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AT&T Shifting to Small Metrocell, Wi-Fi Technology in Project Velocity IP Initiative

Phillip Dampier January 14, 2013 AT&T, Video, Wireless Broadband 1 Comment
A traditional metrocell, designed to be installed on a utility pole or side of building.

A traditional metrocell, designed to be installed on a utility pole or side of building.

AT&T’s wireless network expansion plans include more than 10,000 new HSPA+/LTE cell sites, 40,000 small “metrocells,” and 1,000 distributed antenna systems (DAS) that will improve network performance, broaden Wi-Fi service, and reduce traffic on its traditional cell tower network.

With much of urban and suburban America (and the roads that connect communities) already covered by cellular networks, AT&T has embarked on an effort to more efficiently manage its wireless traffic.

AT&T, the lowest-rated wireless carrier by Consumer Reports, has suffered from a reputation for dropped calls and inadequate network infrastructure investment. The company has sought to correct those mistakes with the implementation of its multi-billion dollar Project Velocity IP (VIP) program that will expand capacity and bring Wi-Fi to new places.

John Donovan, senior executive vice president of AT&T’s Technology and Network Operations division told attendees at the Citi Global Internet, Media & Communications conference in Las Vegas the company was shifting investment towards deploying small cell technology like “metrocells” that provides service to 32 or 64 concurrent users in a small geographic area. These fiber-fed, low-power small cells traditionally cover areas less than 1.2 miles wide, and can be hidden on utility poles or on buildings.

AT&T intends to leverage its U-verse fiber to the neighborhood network to provide much of the expanded network’s backhaul connectivity, at least in cities where AT&T provides landline service.

With an in-house fiber network, AT&T can more cheaply deploy expanded Wi-Fi that will help the company offload cellular data traffic. AT&T says customers will benefit because Wi-Fi use currently does not count against a customer’s monthly data usage allowance. With Wi-Fi accompanying new metrocell and DAS installations, AT&T customers will eventually see a much larger area of Wi-Fi service on their wireless devices, especially in urban areas.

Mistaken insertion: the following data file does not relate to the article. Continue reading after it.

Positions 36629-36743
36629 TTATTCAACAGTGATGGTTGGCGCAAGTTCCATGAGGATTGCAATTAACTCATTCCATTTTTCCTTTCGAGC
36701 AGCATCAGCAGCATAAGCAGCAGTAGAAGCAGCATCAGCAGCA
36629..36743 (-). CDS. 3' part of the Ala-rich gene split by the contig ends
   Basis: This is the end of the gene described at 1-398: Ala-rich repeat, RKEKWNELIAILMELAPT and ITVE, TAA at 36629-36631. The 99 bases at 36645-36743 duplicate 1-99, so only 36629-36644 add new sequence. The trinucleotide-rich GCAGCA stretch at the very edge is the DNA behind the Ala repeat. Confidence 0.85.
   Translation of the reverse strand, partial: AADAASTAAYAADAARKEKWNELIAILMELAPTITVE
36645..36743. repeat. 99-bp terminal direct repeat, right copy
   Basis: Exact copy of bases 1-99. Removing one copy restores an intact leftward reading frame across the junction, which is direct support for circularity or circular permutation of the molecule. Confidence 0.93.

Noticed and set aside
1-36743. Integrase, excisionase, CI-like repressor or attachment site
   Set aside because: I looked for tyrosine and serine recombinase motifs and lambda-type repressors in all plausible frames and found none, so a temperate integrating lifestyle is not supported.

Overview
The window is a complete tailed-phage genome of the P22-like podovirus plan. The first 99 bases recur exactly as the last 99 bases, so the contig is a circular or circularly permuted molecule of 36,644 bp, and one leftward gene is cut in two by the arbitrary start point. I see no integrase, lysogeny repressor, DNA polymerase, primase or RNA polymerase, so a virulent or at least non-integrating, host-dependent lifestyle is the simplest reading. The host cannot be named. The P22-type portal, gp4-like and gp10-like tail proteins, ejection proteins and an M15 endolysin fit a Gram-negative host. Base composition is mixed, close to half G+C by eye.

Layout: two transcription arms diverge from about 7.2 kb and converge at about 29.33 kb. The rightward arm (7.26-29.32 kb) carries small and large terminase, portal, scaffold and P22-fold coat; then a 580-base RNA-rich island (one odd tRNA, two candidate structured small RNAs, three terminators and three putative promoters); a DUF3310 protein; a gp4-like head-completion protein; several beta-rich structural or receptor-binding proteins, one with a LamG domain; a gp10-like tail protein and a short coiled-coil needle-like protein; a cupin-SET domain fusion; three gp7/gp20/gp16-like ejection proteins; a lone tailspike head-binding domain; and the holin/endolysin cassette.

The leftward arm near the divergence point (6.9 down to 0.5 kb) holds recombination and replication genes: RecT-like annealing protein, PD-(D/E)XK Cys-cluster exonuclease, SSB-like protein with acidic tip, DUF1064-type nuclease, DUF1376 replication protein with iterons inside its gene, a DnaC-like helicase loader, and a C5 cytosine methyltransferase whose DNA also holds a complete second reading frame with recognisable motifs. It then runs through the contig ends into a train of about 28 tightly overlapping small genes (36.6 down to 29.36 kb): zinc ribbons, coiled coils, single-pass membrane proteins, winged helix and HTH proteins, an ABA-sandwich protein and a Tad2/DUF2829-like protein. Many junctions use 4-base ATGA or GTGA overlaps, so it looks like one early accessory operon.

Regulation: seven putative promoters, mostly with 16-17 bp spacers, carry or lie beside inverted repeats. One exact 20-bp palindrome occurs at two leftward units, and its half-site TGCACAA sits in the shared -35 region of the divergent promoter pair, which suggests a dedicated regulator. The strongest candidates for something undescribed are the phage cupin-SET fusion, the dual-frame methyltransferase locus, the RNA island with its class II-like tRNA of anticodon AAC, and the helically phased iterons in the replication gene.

AT&T’s fall announcement of a renewed push for U-verse compliments plans to expand its wireless network. In cities where AT&T is not the landline provider, the company often contracts with other telecom companies to handle traffic to and from cell sites.

Donovan noted a crucial key to the plan’s success is to demand a more seamless transition to and from Wi-Fi from device manufacturers, automatically switching customers off the cellular network in favor of Wi-Fi, where available. At present, customers make the choice. In the future, the device itself could ultimately become the final arbiter, choosing the strongest, most reliable wireless technology available automatically.

The company has not given up on traditional cell tower networks.

AT&T intends to expand its HSPA+ footprint to 300 million homes by the end of 2014. It reaches around 288 million homes at present, with LTE service available to around 170 million. The company intends to provide both its slower HSPA+ and faster LTE 4G service.

[flv width=”640″ height=”380″]http://www.phillipdampier.com/video/Metrocells.flv[/flv]

Alcatel-Lucent is a supplier of metrocell technology and produced this video explaining why offloading network traffic was important, particularly in large congested cities and at major event venues.  (2 minutes)

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